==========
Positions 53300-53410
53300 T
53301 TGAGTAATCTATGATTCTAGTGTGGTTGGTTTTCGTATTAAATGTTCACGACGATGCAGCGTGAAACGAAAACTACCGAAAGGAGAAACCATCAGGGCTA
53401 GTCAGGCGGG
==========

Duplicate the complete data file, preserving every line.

Positions 53300-53410
53300 T
53301 TGAGTAATCTATGATTCTAGTGTGGTTGGTTTTCGTATTAAATGTTCACGACGATGCAGCGTGAAACGAAAACTACCGAAAGGAGAAACCATCAGGGCTA
53401 GTCAGGCGGG